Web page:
Women find fulfillment in developing own Jewish rituals

When Barbara Kavadias menstruated for the first time, her mother broke out a bottle of Magen David wine, poured a glass for each of them, recited the Shehecheyanu and the brachah over the wine and told the 11-year-old Barbara, "Now you're a woman."

Some 25 years later, Kavadias remembers the moment fondly. "It marked the occasion; it marked it as something special that was happening to me," says the Randolph, N.J., resident.

"It was something that was worth noting, worth recognizing not just on a physical plane, but on a spiritual plane. [Menstruating] was something so special that you would want to say a prayer."

Many Jewish women sense there is nothing in the traditional rituals to acknowledge them as women. Within some movements of Judaism, the bat mitzvah ceremony has taken an equal place next to the bar mitzvah ceremony. Yet that may be the only life-cycle ritual to do so. Although the simchat bat, a naming ceremony for girls, has become more common in recent years, it does not take on the urgency of the brit milah for boys.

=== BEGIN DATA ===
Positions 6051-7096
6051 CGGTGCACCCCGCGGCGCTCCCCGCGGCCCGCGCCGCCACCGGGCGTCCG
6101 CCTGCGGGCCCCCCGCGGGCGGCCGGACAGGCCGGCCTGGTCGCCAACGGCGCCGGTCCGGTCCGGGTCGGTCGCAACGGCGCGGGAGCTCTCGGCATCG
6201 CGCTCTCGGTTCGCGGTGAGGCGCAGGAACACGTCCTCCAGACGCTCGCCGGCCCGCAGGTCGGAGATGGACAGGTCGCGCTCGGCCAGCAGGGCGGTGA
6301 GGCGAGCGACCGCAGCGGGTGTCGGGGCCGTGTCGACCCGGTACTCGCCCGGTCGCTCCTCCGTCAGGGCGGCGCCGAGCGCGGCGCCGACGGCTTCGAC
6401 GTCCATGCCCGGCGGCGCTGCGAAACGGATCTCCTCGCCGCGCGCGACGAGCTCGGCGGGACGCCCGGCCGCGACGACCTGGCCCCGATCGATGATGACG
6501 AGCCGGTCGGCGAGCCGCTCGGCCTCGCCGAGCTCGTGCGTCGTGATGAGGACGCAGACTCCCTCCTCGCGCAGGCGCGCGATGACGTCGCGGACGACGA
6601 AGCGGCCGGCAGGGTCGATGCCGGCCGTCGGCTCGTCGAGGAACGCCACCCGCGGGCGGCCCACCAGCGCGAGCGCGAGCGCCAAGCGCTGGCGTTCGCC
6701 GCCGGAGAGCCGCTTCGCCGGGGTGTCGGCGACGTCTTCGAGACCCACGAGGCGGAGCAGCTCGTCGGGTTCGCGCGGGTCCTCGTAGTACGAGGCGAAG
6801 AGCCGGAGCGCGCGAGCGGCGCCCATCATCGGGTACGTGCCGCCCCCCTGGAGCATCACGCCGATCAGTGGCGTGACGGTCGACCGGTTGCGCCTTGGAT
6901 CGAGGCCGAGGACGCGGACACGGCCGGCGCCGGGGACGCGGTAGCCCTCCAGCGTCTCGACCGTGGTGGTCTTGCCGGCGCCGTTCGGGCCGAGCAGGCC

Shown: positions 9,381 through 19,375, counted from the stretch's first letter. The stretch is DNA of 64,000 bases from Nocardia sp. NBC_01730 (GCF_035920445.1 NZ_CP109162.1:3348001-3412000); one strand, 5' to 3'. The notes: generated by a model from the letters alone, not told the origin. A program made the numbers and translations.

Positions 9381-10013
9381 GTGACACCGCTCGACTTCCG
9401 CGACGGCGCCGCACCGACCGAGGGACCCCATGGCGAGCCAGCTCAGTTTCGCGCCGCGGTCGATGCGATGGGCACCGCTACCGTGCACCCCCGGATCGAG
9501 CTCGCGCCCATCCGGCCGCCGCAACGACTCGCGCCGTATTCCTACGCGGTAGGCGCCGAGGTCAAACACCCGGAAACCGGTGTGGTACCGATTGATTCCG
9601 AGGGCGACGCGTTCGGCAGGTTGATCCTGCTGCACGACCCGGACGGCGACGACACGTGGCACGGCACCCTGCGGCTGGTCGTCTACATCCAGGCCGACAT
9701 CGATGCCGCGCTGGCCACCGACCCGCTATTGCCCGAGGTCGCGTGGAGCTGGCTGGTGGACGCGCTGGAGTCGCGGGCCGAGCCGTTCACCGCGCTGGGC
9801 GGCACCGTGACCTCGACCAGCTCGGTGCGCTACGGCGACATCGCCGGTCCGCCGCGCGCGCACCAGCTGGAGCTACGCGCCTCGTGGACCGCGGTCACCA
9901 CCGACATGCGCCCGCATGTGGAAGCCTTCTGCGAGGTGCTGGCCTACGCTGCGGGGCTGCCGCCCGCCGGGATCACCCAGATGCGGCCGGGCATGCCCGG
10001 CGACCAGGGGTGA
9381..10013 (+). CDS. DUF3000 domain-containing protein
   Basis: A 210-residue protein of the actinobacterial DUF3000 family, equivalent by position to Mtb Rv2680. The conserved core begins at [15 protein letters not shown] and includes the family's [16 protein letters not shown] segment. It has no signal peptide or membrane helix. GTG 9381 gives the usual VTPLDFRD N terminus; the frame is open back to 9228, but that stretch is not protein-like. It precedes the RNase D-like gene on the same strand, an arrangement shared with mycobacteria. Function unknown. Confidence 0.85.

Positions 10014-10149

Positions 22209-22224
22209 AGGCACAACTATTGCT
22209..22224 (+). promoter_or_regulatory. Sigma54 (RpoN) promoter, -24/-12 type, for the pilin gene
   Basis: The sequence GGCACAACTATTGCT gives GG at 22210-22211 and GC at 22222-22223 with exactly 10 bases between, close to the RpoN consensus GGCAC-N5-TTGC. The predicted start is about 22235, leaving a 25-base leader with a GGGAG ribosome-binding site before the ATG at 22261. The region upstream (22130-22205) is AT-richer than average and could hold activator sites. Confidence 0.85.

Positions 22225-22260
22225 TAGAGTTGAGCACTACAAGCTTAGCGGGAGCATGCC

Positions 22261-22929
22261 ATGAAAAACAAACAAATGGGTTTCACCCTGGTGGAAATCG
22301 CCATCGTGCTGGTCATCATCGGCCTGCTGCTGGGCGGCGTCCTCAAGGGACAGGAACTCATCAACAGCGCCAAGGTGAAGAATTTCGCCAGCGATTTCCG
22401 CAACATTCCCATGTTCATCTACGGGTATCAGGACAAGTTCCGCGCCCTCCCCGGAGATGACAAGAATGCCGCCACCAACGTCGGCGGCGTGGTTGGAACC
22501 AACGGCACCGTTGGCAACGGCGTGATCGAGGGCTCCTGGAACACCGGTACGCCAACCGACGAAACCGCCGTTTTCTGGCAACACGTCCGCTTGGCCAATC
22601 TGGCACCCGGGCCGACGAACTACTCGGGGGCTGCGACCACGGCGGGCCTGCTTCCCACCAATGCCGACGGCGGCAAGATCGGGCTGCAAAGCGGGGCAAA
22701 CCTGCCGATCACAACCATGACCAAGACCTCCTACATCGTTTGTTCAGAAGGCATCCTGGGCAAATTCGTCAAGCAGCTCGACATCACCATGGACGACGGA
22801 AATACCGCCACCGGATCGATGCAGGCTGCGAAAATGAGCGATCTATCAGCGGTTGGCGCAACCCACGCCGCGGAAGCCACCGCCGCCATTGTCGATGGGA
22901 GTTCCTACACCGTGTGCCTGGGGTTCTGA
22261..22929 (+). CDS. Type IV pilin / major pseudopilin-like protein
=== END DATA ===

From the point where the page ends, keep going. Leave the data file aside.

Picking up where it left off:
"For the brit, people will say, 'I'll be there,"' says Rabbi Debra Orenstein, a fellow at the Wilstein Institute in Los Angeles. "When it's a baby girl, it's not so clear people will show up."

Orenstein and other women hope the simchat bat ceremony will one day become just as common and important a Jewish ritual as the brit milah.

The brit and simchat bat mark only the beginning of the lifecycle passages; the onset of menstruation is another passage that, as Kavadias experienced, can be recognized with a Jewish ritual.

Rabbi Elyse Goldstein of Thornhill, Ontario, in fact, has written a prayer just for the occasion: "Baruch ata Adonai, eloheinu melach ha'olam, she-asanisha,'' or "Blessed are you, Adonai our God, ruler of the world, who has made me a woman."